"It gives me an identity without having to get specific."

"I don’t necessarily prefer the term 'queer,' but I like it and use it interchangeably with the term 'gay,' 'LGBTQ+,' and other umbrella terms that might describe my sexuality. Although some people don’t like it—as a reclaimed slur, it does carry a history—so I won’t use it around friends who I know don’t like/identify with it.

"But I personally love it. It’s short, cute, and rhymes with a lot of things—so many pun opportunities. Most importantly, I love it because it allows people who don’t really know what they identify with yet (which is totally okay) or people who may change what they identify with over time, to always have a way of saying 'I’m a part of the LGBTQ+ community' without having to get specific." —Ellie*, 20

"Queer feels comfortable."

"Pan/bi never felt accurate because I realized that what I’m attracted to isn’t distinctly feminine or masculine. It was actually my own exploration of gender expression, and in large part, trans and nonbinary visibility that helped me understand I wasn’t simply into hetero men and that I was not simply hetero.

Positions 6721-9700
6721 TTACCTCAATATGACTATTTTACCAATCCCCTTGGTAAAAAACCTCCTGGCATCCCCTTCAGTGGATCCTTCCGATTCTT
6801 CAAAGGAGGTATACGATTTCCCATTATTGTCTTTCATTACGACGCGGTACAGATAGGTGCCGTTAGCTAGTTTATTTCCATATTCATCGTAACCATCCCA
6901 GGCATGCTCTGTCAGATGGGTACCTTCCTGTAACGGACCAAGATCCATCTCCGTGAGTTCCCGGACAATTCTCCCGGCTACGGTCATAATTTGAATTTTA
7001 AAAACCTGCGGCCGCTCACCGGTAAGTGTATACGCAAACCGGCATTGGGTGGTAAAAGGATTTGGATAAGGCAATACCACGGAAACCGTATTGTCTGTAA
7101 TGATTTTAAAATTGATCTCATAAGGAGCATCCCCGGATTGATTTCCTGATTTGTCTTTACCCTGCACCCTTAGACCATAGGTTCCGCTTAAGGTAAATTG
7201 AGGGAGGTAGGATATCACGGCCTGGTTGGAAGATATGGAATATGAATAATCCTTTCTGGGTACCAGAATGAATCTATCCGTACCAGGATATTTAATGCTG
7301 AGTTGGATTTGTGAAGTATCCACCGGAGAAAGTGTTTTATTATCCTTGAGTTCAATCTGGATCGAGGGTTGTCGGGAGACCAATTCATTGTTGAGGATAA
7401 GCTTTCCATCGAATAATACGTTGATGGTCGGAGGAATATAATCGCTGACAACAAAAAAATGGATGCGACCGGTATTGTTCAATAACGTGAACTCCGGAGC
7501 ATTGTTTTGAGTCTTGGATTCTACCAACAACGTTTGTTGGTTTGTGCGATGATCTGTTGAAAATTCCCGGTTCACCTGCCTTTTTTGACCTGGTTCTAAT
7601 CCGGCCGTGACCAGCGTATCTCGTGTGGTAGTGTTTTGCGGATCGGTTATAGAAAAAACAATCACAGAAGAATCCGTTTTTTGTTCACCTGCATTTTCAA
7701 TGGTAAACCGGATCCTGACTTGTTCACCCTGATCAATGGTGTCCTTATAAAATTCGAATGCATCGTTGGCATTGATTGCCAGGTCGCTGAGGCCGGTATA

"To say 'gay' feels like I’m taking ownership over something I had only previously supported from the outside, and mainstream gay culture as we know it has been dominated by cis white men. To say 'bi' feels like I’m limiting myself, as I’m not suddenly attracted to women and men only. To say 'pan' feels like I’m jumping on a celebrity bandwagon. To say 'queer' feels comfortable, which despite its outward danger in the larger world as identifying this way, feels like a luxury to me, to feel comfortable in my own skin." —Danielle, 30

"It can allow our community to be less fragmented."

"For me, queer is an earned, political term—'not gay as in happy but queer as in f*ck you'—that can allow our community to be less fragmented, at least for those of us who like the term. It's also a lot easier than saying, 'I'm bisexual, female, and genderqueer/nonbinary' and then having to explain all that." —Racheline, 45